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Why California is Perfect for Writers

January 12, 2017

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Why California is Perfect for Writers

January 12, 2017

The thing to remember about California is that it’s all new.

 

I’m not implying that the land was unsettled before Americans got to it. Far from it. Before the United States, this was Mexico. Before Mexico, Spain. And before Spain, a number of indigenous tribes dotted the coast. Not to mention the influx of settlers coming everywhere from China to The Netherlands. But the cultural mish-mash from a century of aggressive development has defined California as we know it. It is a state of constant churn, a state of cultural turnover.

 

If the East Coast is the grown-up part of America, California is the unruly high school senior who throws a house party while his parents are away. Weird things happen. Mistakes are made. Someone lights the dog on fire.

 

When you arrive in California, you will be struck by its physical beauty. And make no mistake—it is lovely.

 

But people might not tell you about the time the CIA dosed strangers with LSD in a project called Project MKUltra. San Francisco was chosen for one of the test sites because, even as recently as the mid-twentieth century, the west coast was considered so remote that these experiments were safer to conduct. People went missing all the time in California. A few more wouldn’t shock anyone.

 

 San Francisco, 1851

 

San Francisco, 2016

 

Enough about that. I shouldn’t bring us down. You’re in California. Look at the beaches. The way Route 1 wraps around breathtaking cliffs. You can smell oranges ripening on trees. It’s paradise.

 

You probably don’t want to hear about the crime out here. Or do you? How the infamous Gangster Squad (or the Organized Crime Intelligence Division) was formed in Los Angeles to run the East Coast mafia out of the city. How one of its members, John O’Mara, was asked about their ruthless approach and admitted, “We did a lot of things that we’d get indicted for today.”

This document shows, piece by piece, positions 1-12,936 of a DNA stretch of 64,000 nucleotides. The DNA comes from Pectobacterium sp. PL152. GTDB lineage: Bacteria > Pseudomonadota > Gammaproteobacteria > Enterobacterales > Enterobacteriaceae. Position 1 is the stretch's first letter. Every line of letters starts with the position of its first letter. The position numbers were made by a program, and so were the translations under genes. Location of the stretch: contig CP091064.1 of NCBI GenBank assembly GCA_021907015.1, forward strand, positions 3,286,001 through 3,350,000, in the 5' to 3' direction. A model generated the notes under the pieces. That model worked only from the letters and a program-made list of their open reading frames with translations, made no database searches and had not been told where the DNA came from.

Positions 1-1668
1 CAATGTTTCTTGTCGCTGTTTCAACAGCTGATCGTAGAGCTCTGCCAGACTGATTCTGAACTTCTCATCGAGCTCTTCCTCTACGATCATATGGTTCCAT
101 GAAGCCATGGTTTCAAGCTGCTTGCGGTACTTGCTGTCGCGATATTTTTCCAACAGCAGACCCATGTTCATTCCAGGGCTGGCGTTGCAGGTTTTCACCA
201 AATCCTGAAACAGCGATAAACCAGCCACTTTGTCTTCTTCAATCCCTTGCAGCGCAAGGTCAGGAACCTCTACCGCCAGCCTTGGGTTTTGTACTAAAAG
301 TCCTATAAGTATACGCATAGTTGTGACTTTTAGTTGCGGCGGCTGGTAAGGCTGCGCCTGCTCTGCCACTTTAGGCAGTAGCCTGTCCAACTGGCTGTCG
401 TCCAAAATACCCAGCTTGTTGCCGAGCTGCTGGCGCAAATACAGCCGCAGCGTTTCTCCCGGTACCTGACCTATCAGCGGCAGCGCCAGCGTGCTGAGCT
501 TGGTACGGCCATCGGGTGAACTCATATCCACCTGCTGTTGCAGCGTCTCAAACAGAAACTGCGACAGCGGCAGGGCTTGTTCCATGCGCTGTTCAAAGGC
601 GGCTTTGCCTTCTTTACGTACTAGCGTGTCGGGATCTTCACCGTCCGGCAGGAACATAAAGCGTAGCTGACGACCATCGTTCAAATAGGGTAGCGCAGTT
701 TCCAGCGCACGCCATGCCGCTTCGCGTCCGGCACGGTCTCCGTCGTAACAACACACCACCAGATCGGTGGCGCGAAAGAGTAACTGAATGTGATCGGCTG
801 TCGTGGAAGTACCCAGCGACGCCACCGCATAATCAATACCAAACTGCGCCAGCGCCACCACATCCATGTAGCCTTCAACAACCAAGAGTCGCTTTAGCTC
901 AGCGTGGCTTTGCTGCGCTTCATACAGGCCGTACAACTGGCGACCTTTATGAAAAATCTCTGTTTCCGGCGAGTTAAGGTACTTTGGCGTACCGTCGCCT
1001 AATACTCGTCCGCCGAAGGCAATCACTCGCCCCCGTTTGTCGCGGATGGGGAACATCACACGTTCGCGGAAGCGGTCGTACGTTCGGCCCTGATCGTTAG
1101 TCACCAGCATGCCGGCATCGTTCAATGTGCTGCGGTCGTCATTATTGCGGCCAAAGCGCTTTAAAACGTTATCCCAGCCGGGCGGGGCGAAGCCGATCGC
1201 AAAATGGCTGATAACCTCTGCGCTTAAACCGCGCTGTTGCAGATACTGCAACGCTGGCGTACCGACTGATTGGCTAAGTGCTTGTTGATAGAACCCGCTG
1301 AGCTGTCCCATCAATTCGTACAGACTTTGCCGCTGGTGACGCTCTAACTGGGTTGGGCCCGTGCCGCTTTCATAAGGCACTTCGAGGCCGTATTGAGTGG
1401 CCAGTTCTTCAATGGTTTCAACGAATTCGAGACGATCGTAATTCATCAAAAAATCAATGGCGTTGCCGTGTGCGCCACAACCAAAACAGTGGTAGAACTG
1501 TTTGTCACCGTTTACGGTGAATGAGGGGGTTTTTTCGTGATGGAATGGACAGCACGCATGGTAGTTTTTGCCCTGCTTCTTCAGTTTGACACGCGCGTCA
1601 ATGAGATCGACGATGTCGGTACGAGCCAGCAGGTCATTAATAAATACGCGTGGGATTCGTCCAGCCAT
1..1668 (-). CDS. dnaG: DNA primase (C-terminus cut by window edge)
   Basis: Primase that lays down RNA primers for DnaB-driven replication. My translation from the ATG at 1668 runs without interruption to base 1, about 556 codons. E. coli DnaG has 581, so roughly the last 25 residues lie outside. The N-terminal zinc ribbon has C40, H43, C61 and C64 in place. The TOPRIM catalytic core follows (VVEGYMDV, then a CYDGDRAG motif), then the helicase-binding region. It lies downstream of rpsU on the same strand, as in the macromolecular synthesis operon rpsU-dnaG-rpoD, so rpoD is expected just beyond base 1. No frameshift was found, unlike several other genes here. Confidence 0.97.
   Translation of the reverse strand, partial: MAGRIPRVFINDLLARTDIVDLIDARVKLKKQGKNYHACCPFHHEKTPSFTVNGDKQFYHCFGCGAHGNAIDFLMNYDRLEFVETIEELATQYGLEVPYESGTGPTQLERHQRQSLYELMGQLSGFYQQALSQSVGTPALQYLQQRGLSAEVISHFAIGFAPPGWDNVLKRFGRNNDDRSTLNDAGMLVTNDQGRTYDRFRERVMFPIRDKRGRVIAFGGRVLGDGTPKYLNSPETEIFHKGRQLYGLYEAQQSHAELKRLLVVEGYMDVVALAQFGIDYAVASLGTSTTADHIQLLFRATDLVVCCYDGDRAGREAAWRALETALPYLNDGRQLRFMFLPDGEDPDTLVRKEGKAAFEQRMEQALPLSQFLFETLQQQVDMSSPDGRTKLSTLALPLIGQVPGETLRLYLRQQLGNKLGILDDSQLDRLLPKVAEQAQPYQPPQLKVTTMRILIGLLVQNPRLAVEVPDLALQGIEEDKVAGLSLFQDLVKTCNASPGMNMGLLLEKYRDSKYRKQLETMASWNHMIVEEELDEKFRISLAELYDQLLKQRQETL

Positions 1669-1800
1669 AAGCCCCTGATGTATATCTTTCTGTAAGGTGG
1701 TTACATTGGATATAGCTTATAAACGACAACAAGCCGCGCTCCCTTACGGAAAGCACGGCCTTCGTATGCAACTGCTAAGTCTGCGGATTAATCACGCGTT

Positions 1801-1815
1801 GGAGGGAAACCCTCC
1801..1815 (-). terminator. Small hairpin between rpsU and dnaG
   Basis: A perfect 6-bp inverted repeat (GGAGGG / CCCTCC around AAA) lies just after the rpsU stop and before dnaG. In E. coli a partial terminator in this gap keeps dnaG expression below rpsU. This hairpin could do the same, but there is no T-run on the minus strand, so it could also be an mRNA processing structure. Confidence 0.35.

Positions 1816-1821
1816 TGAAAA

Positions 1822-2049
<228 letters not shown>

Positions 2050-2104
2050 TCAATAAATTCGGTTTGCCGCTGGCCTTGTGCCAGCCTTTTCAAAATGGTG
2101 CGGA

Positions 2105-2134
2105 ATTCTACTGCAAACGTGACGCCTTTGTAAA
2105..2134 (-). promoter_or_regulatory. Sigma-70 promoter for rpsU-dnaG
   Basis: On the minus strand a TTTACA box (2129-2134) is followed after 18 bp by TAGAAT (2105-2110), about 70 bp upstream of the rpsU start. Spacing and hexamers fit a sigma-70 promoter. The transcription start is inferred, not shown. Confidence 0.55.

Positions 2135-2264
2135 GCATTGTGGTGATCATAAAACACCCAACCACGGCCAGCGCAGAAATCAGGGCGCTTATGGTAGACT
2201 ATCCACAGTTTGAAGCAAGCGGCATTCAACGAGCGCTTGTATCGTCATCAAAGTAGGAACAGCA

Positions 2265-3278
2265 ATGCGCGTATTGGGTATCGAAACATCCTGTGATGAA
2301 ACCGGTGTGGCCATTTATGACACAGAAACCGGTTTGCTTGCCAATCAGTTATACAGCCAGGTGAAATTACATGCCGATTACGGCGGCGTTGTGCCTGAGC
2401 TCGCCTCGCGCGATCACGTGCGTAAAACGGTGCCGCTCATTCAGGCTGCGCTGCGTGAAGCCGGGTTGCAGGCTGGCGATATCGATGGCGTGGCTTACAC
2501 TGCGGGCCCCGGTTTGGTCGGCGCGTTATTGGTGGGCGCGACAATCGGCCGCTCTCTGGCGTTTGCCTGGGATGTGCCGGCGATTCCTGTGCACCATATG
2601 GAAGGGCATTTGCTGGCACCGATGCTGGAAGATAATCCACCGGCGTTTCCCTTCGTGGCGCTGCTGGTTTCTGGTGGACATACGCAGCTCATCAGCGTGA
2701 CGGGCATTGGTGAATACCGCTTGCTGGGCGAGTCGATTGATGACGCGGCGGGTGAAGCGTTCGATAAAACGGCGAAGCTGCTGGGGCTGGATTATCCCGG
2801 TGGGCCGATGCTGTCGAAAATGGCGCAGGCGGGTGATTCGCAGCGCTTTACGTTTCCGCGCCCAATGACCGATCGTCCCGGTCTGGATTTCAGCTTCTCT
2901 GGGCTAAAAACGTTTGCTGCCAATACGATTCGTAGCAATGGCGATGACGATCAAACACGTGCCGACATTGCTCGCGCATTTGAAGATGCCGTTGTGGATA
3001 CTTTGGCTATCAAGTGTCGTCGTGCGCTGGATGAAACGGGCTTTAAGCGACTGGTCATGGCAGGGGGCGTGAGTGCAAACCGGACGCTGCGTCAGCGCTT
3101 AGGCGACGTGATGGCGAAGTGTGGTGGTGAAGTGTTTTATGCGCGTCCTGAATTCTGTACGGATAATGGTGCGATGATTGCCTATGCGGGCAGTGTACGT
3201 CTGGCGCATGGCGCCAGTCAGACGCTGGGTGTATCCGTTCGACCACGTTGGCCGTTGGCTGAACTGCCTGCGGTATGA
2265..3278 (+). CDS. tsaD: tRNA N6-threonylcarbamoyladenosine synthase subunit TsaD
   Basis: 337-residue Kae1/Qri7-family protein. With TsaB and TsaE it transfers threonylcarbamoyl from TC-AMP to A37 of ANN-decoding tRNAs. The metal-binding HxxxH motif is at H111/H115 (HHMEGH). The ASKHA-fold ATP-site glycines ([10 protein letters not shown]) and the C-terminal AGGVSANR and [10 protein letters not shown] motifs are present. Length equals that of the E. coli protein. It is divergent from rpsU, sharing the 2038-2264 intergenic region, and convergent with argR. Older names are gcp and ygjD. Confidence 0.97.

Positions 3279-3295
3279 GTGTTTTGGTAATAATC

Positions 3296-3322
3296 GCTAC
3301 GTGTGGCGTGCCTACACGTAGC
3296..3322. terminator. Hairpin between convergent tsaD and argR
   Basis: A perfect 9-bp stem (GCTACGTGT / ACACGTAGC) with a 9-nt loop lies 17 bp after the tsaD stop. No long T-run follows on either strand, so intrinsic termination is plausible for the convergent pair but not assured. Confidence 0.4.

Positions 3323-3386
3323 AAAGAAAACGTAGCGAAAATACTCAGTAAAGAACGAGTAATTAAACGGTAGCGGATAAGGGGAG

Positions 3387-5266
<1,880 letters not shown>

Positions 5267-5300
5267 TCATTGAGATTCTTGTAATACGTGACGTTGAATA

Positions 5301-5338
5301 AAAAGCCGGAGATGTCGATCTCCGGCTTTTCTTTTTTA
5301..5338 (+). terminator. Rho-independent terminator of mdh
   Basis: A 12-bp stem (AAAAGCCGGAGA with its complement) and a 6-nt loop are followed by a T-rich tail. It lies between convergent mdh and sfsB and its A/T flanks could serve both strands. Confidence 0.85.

You can’t fault California for these things, can you? It’s like throwing your new clothes in the washer. Sure, something might end up bleeding, but it’s a small price to pay for the fresh smell.

 

Los Angeles, 1857

Los Angeles, 2016

 

I like to think of California as a place where people with ingenuity and tenacity have a better shot at becoming self-made successes. On the flip side, the mad scramble for cash that started in the Gold Rush has evolved into generations trying to find fortunes in ultra-competitive work environments, sometimes sacrificing personal ambitions to keep up with the rising cost of living.

People come for prosperity. Sometimes they find it. Sometimes they leave. Populations surge and flee in accordance with economic booms and busts and can leave a somewhat-transitory population where people are friendly to new faces but wary of strangers. The risk of living in an area of constant change is that change can bring catastrophe as often as opportunity.

 

San Diego, 1888

San Diego, 2016

 

I set my first novel in California so that the reader could experience the untamed nature of this region. THE EUTHANIST follows a young euthanasia practitioner who goes by the name Kali. At the start of the book, Kali has helped end the lives of 26 people suffering from terminal illnesses and, when we meet her, she’s about to help the wrong client. My main character is young, idealistic, and courageous enough to break the law (although demonstrating how quickly California shifts, the laws have changed since I started writing THE EUTHANIST; in 2016, California passed the End of Life Option Act, which allows residents to choose assisted suicide).

 

California seemed like the most fitting home for this kind of character. The area still has a frontier mentality, and people here take risks. Sometimes they break the law. Sometimes when they break the law, they do so with confidence, not because they don’t believe they’ll be caught, but because they believe in their own righteousness. They are outlaws. And despite centuries of history, or possibly because of it, California still breeds outlaws.

 

NOTE: The original version of this post was published in ITW's The Thill Begins.

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